To create a web application group

  1. On the Main tab of the navigation pane, expand Application Security, and then click Web Applications.
    The Web Application Groups screen opens.
  2. Click the Create button.
    The Group Properties screen opens.
  3. In the Name box, type a name for the group.
  4. For the Web Applications setting, from the Available list, select the web applications that you want to add to the new web application group, and use the Move (<<) button to add them to the Members list.
  5. Click Save to update the configuration with the new web application group.

Removing a web application group

If you no longer require the web application group, you can easily remove the group from the configuration. Note that this action does not delete the web applications themselves.

To delete a web application group

  1. On the Main tab of the navigation pane, expand Application Security, and then click Web Applications.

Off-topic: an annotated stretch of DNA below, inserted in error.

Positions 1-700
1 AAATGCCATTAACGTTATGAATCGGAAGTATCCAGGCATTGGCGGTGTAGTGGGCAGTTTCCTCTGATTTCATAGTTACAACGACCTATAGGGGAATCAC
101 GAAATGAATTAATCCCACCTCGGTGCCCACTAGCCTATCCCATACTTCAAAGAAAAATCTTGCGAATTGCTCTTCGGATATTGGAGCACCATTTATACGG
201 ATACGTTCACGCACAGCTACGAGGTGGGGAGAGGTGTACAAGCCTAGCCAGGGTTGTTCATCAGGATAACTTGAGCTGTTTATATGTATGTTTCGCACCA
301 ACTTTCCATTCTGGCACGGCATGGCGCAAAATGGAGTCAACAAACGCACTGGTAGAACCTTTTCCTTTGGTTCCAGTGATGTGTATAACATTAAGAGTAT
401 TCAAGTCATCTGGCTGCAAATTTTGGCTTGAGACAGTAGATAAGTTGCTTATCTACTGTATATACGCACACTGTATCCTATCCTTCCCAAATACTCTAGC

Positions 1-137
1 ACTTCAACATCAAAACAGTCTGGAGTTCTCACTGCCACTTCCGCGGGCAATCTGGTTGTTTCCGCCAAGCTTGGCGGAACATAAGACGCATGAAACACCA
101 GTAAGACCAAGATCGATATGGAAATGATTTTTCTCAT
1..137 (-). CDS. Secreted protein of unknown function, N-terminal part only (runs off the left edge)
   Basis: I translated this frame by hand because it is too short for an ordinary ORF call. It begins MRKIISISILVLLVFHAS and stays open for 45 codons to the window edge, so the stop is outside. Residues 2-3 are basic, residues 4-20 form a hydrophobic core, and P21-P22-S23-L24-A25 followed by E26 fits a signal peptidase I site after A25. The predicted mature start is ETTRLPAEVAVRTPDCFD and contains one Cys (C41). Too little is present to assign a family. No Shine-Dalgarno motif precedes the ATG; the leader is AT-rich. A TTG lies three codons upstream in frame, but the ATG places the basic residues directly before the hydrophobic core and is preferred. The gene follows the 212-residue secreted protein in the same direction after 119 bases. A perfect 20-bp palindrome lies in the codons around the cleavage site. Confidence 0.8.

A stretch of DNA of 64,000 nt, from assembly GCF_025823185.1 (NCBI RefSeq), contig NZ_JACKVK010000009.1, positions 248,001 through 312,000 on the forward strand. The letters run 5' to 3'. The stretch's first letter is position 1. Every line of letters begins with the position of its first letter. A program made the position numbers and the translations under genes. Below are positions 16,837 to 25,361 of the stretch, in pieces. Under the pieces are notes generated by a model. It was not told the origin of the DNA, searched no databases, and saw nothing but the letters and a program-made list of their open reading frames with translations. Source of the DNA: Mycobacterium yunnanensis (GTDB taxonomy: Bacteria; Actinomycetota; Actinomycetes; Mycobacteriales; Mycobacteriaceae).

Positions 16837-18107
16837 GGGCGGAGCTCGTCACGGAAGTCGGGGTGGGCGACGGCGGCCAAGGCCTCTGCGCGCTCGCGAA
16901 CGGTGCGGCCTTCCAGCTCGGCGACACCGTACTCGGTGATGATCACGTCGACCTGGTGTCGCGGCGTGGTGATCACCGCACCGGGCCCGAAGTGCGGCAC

The Web Application Groups screen opens.
  2. Check the Select box next to the web application group that you want to delete, and then click Delete.
    A confirmation popup screen opens.
  3. Click OK.
    The system deletes the web application group.

Working with a disabled web application

There are two situations in which the Application Security Manager automatically disables web applications. These situations occur when you:

  • Disable the Application Security setting on an application security class
  • Delete an application security class entirely

The system disables the web application because a web application must have a corresponding application security class.

Note

For more information on application security classes, refer to Chapter 3, Working With Application Security Classes .

Viewing disabled web applications